Sallee, James “Pigou Creates Losers: On the Implausibility of Achieving Pareto Improvements from Efficiency-Enhancing Policies” (April 2019) | WP-302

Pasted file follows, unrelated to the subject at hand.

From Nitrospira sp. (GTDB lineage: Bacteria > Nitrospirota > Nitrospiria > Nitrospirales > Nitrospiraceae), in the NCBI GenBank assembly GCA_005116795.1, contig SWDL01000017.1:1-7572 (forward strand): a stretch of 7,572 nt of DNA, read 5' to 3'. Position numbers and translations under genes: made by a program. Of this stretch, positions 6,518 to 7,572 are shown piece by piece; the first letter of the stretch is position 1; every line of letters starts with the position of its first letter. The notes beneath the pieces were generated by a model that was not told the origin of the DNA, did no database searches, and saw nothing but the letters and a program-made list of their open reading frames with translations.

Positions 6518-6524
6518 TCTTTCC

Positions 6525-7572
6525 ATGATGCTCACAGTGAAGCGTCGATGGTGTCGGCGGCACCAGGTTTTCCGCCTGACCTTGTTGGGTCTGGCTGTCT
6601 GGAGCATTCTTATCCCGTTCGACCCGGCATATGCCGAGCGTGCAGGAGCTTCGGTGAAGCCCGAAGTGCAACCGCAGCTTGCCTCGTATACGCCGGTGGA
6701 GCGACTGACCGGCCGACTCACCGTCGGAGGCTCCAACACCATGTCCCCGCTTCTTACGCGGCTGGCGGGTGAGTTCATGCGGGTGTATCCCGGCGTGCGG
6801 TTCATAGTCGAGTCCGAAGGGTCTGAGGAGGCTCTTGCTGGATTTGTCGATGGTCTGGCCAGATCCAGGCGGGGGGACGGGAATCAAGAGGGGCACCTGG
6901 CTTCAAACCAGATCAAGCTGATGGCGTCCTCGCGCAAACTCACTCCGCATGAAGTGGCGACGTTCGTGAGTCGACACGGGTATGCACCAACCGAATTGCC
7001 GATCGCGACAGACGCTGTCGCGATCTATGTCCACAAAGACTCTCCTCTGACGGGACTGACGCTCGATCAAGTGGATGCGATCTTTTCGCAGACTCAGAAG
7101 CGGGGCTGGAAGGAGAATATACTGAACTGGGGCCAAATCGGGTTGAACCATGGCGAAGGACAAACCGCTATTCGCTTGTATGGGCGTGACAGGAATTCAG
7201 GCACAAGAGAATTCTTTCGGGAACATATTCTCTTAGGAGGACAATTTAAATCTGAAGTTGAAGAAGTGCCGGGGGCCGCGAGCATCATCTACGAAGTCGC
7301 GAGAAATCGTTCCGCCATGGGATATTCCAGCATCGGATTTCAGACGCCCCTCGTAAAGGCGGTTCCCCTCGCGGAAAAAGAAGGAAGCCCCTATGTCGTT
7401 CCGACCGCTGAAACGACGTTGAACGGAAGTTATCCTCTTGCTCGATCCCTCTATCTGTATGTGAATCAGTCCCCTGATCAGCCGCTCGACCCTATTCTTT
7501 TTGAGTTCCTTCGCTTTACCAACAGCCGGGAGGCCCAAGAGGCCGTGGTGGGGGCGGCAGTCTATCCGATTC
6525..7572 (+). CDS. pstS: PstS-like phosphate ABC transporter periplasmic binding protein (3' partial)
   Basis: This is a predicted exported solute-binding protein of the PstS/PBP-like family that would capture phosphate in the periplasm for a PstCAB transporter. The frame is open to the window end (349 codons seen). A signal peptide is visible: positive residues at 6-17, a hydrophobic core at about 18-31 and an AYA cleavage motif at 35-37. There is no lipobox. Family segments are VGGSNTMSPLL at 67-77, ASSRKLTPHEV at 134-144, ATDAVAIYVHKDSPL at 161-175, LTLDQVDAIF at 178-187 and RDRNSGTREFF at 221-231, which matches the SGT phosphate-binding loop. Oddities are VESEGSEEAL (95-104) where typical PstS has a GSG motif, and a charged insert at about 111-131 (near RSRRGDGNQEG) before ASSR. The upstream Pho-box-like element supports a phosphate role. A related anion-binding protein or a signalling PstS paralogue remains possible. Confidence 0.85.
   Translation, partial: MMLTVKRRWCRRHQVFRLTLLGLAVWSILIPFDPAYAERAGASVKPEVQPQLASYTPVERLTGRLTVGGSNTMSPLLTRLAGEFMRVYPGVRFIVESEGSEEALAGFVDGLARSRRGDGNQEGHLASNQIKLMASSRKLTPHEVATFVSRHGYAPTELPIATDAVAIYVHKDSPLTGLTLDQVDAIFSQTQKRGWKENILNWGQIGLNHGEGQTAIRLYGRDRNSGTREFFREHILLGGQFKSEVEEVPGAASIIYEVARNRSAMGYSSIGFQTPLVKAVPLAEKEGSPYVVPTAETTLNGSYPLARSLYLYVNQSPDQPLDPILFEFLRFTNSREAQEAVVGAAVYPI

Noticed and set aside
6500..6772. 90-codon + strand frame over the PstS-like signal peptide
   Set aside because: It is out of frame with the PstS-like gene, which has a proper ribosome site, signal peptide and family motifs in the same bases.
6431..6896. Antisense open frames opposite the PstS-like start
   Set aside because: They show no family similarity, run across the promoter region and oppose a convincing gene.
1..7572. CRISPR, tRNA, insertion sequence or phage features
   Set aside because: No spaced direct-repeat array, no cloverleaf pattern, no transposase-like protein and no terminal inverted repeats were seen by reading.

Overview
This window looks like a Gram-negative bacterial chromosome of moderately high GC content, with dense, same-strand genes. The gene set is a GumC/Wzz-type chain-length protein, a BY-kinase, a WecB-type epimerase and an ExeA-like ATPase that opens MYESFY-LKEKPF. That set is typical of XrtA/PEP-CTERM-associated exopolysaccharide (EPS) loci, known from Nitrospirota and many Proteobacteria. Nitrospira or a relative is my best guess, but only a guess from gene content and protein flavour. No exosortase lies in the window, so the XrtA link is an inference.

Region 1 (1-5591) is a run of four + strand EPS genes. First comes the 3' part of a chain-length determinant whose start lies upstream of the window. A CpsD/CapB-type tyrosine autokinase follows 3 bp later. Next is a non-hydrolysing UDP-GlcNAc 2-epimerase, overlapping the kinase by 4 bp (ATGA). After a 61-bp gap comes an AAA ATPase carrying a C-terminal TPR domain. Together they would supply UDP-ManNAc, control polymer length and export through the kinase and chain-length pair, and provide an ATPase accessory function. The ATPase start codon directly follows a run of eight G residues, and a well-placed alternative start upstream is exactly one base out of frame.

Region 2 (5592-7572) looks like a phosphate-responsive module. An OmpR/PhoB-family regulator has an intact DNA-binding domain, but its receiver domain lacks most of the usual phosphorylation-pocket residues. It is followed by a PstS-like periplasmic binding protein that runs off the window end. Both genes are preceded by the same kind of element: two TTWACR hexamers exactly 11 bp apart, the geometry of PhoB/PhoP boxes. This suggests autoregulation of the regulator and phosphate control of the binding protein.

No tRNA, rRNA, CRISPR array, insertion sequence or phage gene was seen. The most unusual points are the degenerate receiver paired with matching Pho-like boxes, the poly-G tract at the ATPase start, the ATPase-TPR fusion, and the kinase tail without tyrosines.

Economic theory predicts that efficiency-enhancing policy changes can be made to benefit everyone through the use of lump-sum transfers that compensate anyone initially harmed by the change. Precise targeting of compensating transfers, however, may not be possible when agents are heterogeneous and the planner faces constraints on the design of transfers. In this paper, I derive a necessary condition for an efficiency-enhancing policy to create a Pareto improvement that can be tested directly with data. The condition relates the size of efficiency gains to the degree of predictability between initial burdens and variables used to determine a transfer scheme. This makes clear that compensation is a prediction problem. The paper moves beyond Pareto improvements and demonstrates how heterogeneity and predictability more generally impact a planner’s ability to control who ultimately loses and by how much and at what cost. The main empirical application is to a gasoline tax to correct carbon emissions. Results indicate that it is infeasible to create a Pareto improvement from the taxation of these goods, and moreover that plausible policies are likely to leave a large fraction of households as net losers. The paper argues that the existence of these losers is relevant to policy design and may help explain the political challenges faced by many efficient policies.